New Zealand’s deep, mysterious Fiordlands are legendary for sport fishing, kayaking, and watching Fiordland crested penguins. If you have ever considered an overnight cruise and some fishing in Doubtful Sound NZ, check out the tips below from Stacey Wittig.
Not much has changed in Doubtful Sound since 1770 when Captain Cook, the first Anglo to set eyes on New Zealand’s deep Fiordlands, deemed her “doubtful.” He sought an inlet navigable under sail, decided this snug harbour was not it, and sailed right by.
Doubtful Sound, New Zealand
Today, Doubtful Sound is still incredibly remote by any standards. New Zealand South Island’s deep waters are plentiful with lobster, blue and red cod, and shark.
My journey to the deep Kiwi fishing hole began with a one-hour ferry ride across windy Lake Manapouri – one of New Zealand’s largest lakes. Our guide, Chris, met the ferry with a four-wheel-drive van, needed for the adventure’s next stretch.
We’re now bumping down the 21 km stretch of gravel that takes us through Fiordland National Park, over Wilmot Pass, and then down to the ocean sound. Road builders whittled Wilmot Pass Road out of the daunting mountains and bush in the early 1960s for work on an underground power station.
Fishing on Doubtful Sound, NZ
The views of glacier-carved mountains are spectacular from my comfy seat in the van. Still, I am anticipating the promised dinner of fish harvested from the mysterious Doubtful Sound. I am anxious to get my line in the water.
Chris turns into our skipper as we board the 19-meter Seafinn, my new home for the next twenty-four hours. “We trapped quite a few crayfish last night for your lunch,” explains Chris. “And tonight, we’ll go check the traps for tomorrow’s lunch.”
Chris’ son Travis cleans the crayfish with a short, hooked knife, while Chris motors off the small wharf. “Those look suspiciously like lobster to me,” I say to Travis in the galley.
“Yes,” Travis confirms, “These are Rock Lobster, but we call them crayfish.” After motoring around 600-meter waterfalls, we sit down to an incredible fisherman’s lunch of lobster, fresh salad, and locally-baked bread.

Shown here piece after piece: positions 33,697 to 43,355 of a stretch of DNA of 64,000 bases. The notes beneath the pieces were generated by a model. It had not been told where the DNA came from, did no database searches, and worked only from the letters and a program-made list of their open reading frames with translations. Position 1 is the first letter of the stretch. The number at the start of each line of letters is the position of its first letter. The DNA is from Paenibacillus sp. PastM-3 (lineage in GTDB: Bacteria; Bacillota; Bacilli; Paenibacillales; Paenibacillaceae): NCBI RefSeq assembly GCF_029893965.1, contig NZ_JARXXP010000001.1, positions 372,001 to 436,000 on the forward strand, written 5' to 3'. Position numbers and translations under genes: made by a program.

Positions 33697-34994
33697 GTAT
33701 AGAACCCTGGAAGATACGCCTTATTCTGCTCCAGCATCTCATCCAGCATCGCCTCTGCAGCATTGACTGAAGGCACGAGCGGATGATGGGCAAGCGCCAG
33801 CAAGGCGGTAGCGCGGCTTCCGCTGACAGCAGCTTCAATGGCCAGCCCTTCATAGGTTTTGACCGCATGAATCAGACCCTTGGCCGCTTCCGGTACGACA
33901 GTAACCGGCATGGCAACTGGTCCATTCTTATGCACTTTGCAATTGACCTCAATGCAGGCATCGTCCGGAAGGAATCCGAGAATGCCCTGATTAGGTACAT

After lunch, I finally wet my line in one of Chris’s favorite fishing holes. The skipper has outfitted Seafinn with fishing gear, and he cuts up the catch that we can’t eat as bait. I’m delighted to reel in a small red cod and many sea perch. “OK, wind it up,” says Chris. “We’ll go to another place.” He’s after more massive grouper and Tarakihi and so consults his fish finder as he navigates along.
Penguins spotted from our Doubtful Sound boat trip
He takes us on a detour to watch penguins lined up on a rocky shoreline. Advertising billed the overnight on the private yacht as “custom,” and I’d made my desire to see penguins known as I boarded. “Here’s your penguins,” says Chris as I gleefully snap photos.
By dinnertime, we’ve harvested enough fish for all nine on board. Travis has had an elk roast – another New Zealand delicacy — in the oven all day. I sit down to the feast of local food with pride: I helped catch our dinner.
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Doubtful Sound day trip options
Stacey’s story above was from an overnight trip with Deep Cove Charters. If you don’t have time for the overnight adventure, check out one of these Doubtful Sound tours:
- Doubtful Sound Wilderness Day Cruise: Starting from Manapouri, your full-day adventure includes a 2-hour 45-minute cruise of Doubtful Sound. Guides will point out nature’s highlights, including wildlife like fur seals and dolphins. The day also includes a cruise across Lake Manapouri and a coach ride over the Wilmot Pass and through stunning Fiordland Rainforest. Check for discounts here.
- Kayak Doubtful Sound: Also starting from Manapouri and including a cruise across Lake Manapouri and a coach ride over the Wilmot Pass, the rest of this 10-hour adventure includes kayaking in the Doubtful Sound. Small groups have a maximum of 8 people, and the tour includes a safety briefing, warm gear, dry bag, jackets, and gloves. Check for discounts here.
- Fly over Doubtful Sound: If time is limited, but you don’t want to miss this Sound, a scenic 40-minute flight might be just what you are looking for. Check for discounts here.
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About the author
Stacey Wittig, an award-winning travel journalist from Flagstaff, Arizona, was named #12 of “100 FAVORITE TRAVEL WRITERS” by the UK’s Tripbase. She’s called “UNSTOPPABLE Stacey” because she doesn’t let age, gender, or family stop her from travelling. You see, her hubby prefers not to travel, so she typically goes solo. The boomer is a veteran Camino de Santiago pilgrim and writes books about The Way of St. James routes in Spain, France and Italy. Follow her adventures at the Unstoppable Stacey.
All photos on this page are ©Stacey Wittig and are used here with written permission. All rights reserved.